Joseph Bailey Jr. loves to ride horses, scuba dive, and kayak. He served in the Navy and can often be found at the Habitat build site, using his strength to build hope for his fellow homebuyers.
You’d be surprised to find out that he is 66 years old and has quadriplegia. But he continues to see his life as one made for service.
“If you don’t serve mankind then what are you doing in this world?”
Joseph has a passion for veteran advocacy. He transformed his love of horseback-riding and kayaking into therapeutic opportunities for fellow veterans, through programs like Heroes on the Hudson and Heroes on Horses. On Fridays, Joseph drives around Tucson, picking up homeless veterans and bringing them to his church, Siloam Christian Church, so they can have a hot meal.
Joseph looks at it this way, “If you don’t serve mankind then what are you doing in this world?”
Originally from Harlem, New York, Joseph joined the Navy after high school. “It’s my duty and responsibility to serve and protect this country,” said Joseph. “I also want my family to feel a sense of pride for what I did. I plan to be buried in Arlington cemetery. It’s an honor to be part of history.”
During his service, Joseph started experiencing pain in his neck. Joseph and his fellow Marines were on deck, preparing to leave port, when a line got caught. Joseph hurried to release then line. But when he went with it into the water, the impact to his neck deeply affected the left side of his body. For a time, he couldn’t move his left hand and left leg.
Joseph had corrective surgery in 2002. A synthetic disk was inserted in his neck and he now uses a remote-control device on his left leg to help him walk.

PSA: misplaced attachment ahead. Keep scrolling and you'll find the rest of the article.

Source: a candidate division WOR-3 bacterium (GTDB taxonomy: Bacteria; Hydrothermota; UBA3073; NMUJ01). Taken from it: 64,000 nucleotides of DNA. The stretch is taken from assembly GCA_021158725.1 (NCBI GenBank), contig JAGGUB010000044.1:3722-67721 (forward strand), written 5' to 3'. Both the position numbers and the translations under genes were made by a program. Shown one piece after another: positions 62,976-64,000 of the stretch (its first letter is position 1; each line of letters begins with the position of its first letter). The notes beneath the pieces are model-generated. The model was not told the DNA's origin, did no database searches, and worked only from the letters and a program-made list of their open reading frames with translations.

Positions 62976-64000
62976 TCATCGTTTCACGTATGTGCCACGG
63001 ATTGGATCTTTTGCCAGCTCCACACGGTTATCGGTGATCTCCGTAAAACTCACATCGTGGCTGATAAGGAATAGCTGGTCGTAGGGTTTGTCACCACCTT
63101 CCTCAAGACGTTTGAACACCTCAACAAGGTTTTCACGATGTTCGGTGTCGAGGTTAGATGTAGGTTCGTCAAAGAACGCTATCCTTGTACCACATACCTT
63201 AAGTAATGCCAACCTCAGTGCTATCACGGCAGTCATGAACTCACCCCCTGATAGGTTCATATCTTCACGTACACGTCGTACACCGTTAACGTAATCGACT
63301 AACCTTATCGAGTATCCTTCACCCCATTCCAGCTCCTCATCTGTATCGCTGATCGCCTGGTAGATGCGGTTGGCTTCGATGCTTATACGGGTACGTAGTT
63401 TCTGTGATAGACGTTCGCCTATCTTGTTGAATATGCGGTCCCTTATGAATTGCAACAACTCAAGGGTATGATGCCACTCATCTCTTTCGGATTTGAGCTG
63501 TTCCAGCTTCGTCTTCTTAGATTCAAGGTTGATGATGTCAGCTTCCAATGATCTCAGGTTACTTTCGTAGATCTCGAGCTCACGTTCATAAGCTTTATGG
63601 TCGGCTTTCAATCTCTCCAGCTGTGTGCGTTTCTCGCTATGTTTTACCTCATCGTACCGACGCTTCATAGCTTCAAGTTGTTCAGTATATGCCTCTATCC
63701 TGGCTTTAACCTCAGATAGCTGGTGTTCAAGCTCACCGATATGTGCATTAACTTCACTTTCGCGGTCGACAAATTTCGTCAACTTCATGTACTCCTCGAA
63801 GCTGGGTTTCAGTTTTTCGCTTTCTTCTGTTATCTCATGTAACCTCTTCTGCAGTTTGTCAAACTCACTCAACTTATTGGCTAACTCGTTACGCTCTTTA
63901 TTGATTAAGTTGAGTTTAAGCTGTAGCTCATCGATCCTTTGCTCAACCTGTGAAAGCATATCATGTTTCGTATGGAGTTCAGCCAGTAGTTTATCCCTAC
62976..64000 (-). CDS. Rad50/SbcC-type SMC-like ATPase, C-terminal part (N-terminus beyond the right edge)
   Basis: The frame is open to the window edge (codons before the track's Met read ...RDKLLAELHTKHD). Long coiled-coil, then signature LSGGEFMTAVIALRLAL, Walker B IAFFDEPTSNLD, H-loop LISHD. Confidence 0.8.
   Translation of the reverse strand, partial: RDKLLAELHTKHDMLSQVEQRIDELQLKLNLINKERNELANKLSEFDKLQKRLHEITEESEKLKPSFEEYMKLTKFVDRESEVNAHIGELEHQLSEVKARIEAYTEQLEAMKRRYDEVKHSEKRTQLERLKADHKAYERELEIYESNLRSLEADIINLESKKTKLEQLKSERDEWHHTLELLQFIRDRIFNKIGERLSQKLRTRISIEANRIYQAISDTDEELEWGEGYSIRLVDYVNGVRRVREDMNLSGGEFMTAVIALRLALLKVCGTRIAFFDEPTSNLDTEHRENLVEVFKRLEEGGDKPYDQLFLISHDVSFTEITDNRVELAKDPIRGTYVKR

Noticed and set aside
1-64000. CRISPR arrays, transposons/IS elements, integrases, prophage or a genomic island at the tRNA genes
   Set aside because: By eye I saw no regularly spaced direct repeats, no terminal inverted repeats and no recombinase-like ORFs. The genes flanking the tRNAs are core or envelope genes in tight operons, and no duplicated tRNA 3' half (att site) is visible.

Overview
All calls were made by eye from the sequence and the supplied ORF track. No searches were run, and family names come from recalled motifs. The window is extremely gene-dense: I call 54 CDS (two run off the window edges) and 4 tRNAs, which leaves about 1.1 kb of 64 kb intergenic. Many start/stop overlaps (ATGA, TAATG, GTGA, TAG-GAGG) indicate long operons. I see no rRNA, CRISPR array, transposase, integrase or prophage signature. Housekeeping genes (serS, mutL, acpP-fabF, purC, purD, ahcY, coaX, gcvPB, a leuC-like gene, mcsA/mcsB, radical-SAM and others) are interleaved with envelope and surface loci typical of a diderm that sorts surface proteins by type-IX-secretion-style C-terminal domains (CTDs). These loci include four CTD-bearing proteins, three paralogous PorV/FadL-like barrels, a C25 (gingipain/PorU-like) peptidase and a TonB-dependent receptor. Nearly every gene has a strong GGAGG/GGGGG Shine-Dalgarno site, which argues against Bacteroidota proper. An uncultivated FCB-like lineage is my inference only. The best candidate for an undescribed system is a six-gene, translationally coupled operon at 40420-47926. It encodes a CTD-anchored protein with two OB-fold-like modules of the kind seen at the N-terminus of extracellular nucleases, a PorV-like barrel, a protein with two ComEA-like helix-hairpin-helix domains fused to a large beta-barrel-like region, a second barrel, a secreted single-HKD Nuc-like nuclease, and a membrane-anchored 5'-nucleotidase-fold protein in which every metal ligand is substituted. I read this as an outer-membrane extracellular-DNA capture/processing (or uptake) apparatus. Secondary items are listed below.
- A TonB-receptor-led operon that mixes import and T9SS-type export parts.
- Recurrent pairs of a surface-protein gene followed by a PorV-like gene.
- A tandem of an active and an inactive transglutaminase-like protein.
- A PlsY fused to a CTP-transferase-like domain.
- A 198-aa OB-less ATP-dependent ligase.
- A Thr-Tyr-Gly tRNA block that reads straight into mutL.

“It’s my duty and responsibility to serve and protect this country,” said Joseph. “It’s an honor to be part of history.”
Now he can often be found at the Habitat Tucson build site, hammering away, climbing ladders, and welcoming fellow Habitat homebuyers as they build side by side.
Joseph has completed over 250 sweat equity hours and he’s loved every minute of it. He’ll be the first of his generation to own a new home.
“Habitat gives you the opportunity to be your own landlord,” says Joseph. “Habitat gives you freedom and independence. Finding out about Habitat at the time that I did, I feel it was meant to be.”
Joseph sees himself volunteering for Habitat until he physically can’t anymore. Since he’s devoted his life to one of service, he’s happy to find that Habitat volunteers share the same values.
“I meet a lot of caring people at Habitat. They travel far, from Michigan or Wisconsin. They’re patient and professional. No matter how many times I ask the same question, someone patiently answers it,” he says. “And every Tuesday, Wednesday, and Saturday I’m going to the build site. That is what I look forward to.”
Thank you, Joseph, for building homes, community, & hope here in Tucson!